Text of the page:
Bug Out Bag

Bug Out Bag Essentials

Are you prepared to drop everything and “Bug Out” at a moments notice? How long will you last?

What is a Bug Out Bag?

A Bug Out Bag is essentially a backpack filled with essential survival gear, such as fishing line, pocket knives, and nutritional sustenance. Your survival in any situation will vary on how well you are prepared mentally, physically, and gear-wise. You’ll want to pack enough supplies to comfortably get you through at least three days.

Who Needs One?

Everyone who wants the best survival odds needs to pack a Bug Out Bag. It is crucial for everyone in the family to have one, in the event one is lost or stolen, you’ll have other Bug Out Bags to rely on.

When Do I Pack It?

There is no better time to start gathering materials for your Bug Out Bag than now. You can start by collecting small things such as waterproof matches, AA batteries, granola bars, hand-warmers and band-aids.

What Does The Bug Out Bag Checklist Recommend?

What you will require for survival will vary on your climate, situation and number of (invited or uninvited) guests you are bringing along with you. I’ve broken this list down for a single adult traveller. The checklist for children and pets are also below. Please check back for a printable PDF checklist in the near future.

Internal Frame Camping Backpack

TETON Bug Out BagA sturdy, yet light-weight framed and padded backpack should be properly fitted to your body. I recommend the TETON Sports Explorer4000 for $89.99, which has 4,000 cubic inches to store items in multiple compartments, which should allow you to get by for 2-5 days. It also comes with a rainfly to protect your gear and top and bottom compression straps to secure large items such as a sleeping bag, tarp, or blanket. No matter what you decide to use as a Bug Out Bag, keep in mind that neutral colors like Green, Brown, and Black are easiest to camouflage.


A gallon of water per person per day is recommended, but can get very heavy, very fast. For this reason, we recommend a LifeStraw or a Portable Water Filtration Device. Additionally, a LifeStraw Go Water Bottle or Collapsable Vapur Microfilter Bottle to drink from unknown sources of water.

Nutritional Sustenance & Supplies

Multi-UtensilYou won’t want to pack all food that relies on water, in the event that you don’t have access to it. Dehydrated Fruit, Jerky, and Granola Bars are light enough to carry. You may want to include a few MREs.  I recommend using Amazon’s Subscribe and Save program. It can save you up to 20% on your entire order and is shipped directly to your door automatically on schedule, as I recommend you refresh your perishables every 6-12 months.

You’ll also want to purchase a multi-functional eating utensil, like this Eat N Tool for $4.26. Since you won’t know how long you’ll be out there, it’s safe to pack a military grade can opener as well.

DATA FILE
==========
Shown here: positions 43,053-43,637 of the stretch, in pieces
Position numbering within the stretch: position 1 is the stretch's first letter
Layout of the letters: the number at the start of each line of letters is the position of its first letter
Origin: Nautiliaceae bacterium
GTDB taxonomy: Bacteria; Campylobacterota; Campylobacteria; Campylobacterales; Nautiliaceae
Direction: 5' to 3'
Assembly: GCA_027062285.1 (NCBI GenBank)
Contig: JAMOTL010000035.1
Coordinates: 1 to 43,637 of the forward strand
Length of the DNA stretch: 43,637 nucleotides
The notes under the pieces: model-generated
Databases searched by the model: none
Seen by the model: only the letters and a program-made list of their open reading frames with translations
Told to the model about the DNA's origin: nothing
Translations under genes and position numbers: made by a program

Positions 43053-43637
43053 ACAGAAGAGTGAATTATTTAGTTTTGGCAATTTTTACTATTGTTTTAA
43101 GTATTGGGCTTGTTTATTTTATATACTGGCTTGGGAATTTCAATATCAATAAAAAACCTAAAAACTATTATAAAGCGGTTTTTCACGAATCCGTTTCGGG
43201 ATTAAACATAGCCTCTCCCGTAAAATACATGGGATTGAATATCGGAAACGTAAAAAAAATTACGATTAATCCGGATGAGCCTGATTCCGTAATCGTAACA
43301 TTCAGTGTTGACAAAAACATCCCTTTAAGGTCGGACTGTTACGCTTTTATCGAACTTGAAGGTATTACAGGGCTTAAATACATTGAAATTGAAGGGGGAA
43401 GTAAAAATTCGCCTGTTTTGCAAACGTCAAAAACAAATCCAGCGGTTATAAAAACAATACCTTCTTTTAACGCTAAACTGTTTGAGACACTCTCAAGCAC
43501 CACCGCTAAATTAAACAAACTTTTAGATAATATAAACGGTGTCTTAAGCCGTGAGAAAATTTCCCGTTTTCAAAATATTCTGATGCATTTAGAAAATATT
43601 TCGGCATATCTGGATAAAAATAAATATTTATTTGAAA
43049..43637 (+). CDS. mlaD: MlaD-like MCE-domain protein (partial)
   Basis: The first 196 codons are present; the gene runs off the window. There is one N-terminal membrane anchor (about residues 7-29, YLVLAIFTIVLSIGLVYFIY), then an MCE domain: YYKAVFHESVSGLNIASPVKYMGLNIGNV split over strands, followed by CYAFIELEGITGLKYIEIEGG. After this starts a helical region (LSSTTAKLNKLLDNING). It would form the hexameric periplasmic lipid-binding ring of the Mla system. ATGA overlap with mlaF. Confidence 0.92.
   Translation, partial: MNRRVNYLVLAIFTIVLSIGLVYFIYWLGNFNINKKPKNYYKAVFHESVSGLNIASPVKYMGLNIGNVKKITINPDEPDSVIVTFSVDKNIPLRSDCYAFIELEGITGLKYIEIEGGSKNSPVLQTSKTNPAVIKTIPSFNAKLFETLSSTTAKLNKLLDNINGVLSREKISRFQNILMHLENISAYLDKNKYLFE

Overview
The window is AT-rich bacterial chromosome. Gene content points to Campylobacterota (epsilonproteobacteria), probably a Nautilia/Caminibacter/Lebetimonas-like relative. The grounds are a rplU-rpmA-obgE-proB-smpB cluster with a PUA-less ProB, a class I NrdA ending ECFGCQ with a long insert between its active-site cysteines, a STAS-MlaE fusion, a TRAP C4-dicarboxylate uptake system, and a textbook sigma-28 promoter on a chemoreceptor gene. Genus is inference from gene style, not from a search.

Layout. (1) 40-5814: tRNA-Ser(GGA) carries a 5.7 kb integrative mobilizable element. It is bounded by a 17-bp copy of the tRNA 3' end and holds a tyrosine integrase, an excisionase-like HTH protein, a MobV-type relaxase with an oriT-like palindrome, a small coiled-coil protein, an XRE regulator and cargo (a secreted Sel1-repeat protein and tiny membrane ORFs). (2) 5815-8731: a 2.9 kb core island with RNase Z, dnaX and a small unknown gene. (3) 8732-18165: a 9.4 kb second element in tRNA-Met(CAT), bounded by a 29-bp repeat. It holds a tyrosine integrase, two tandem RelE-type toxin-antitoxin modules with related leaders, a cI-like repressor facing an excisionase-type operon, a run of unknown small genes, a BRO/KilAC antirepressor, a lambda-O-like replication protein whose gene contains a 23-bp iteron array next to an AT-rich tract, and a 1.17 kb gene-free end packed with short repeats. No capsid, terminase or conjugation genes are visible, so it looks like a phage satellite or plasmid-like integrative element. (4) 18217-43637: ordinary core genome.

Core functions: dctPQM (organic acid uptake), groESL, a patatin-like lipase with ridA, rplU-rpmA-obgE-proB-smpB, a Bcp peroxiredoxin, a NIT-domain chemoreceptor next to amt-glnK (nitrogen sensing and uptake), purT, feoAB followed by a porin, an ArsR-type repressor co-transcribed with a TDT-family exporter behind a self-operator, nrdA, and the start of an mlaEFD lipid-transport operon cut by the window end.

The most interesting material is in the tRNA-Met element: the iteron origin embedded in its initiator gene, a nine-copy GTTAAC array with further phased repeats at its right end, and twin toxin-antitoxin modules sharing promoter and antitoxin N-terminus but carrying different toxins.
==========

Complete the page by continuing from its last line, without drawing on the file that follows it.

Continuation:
Keeping Warm

Stay toasty by packing waterproof matches, a Magnesium Fire Starter, and Mylar Thermal Blankets for $6.52. If fire-making isn’t your forte, invest in a compact hiking stove such as the Solo Stove which is able to boil water in 8-10 minutes, or bring a few pouches of Instafire Fire Starter.

First Aid

You can make yourself a small kit of Various Bandages, Quickclot, and Alcohol Cleansing Pads or grab an Ultralight/Watertight Medical Kit for $15.39. Be sure to pack chap stick for your lips and chapped skin.

Miscellaneous Basics

A multi-use flashlight like the Champ 8 in 1 which charges via hand crank, USB or AAs. (Don’t forget to pack a few extra AA’s – at the very least they are good for bartering.) A Multi-Tooled Pocket Knife can really get you out of a bind and when that isn’t enough, try a Fiskars 14″ Hatchet to chop up kindling or use as last-resort self defense.

And tampons. Yes, whether you are a man, woman or child, these can be quite useful!


If it is safe to stay on the ground, you’ll want to invest in a decent, lightweight tent with a rainfly, like the Guide Gear TeePee tent. Brightly colored tents will not camouflage easily. If you need to stay off the ground, a better investment would be a Camping Hammock.


You can never have enough rope, which is why I recommend you pack a length of paracord or grab yourself a nifty paracord bracelet. (This one doubles as a fire starter and a sharp eye knife.)

Pack two pairs of moisture-wicking socks, extra undies, and a hoodie for those cold nights.

Are You Mentally Prepared?

A “SHTF” moment can happen anywhere, at any time. Prepare yourself by learning some of our best life hacks and liking us on facebook to get constant ideas on how to prepare.

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Stacey Troilo
An avid equestrian, cyclist and mounted archer, Stacey is an experienced branding and social engagement consultant for small to mid-sized businesses. Her passion for homeopathy and emergency preparedness has been showcased around the web.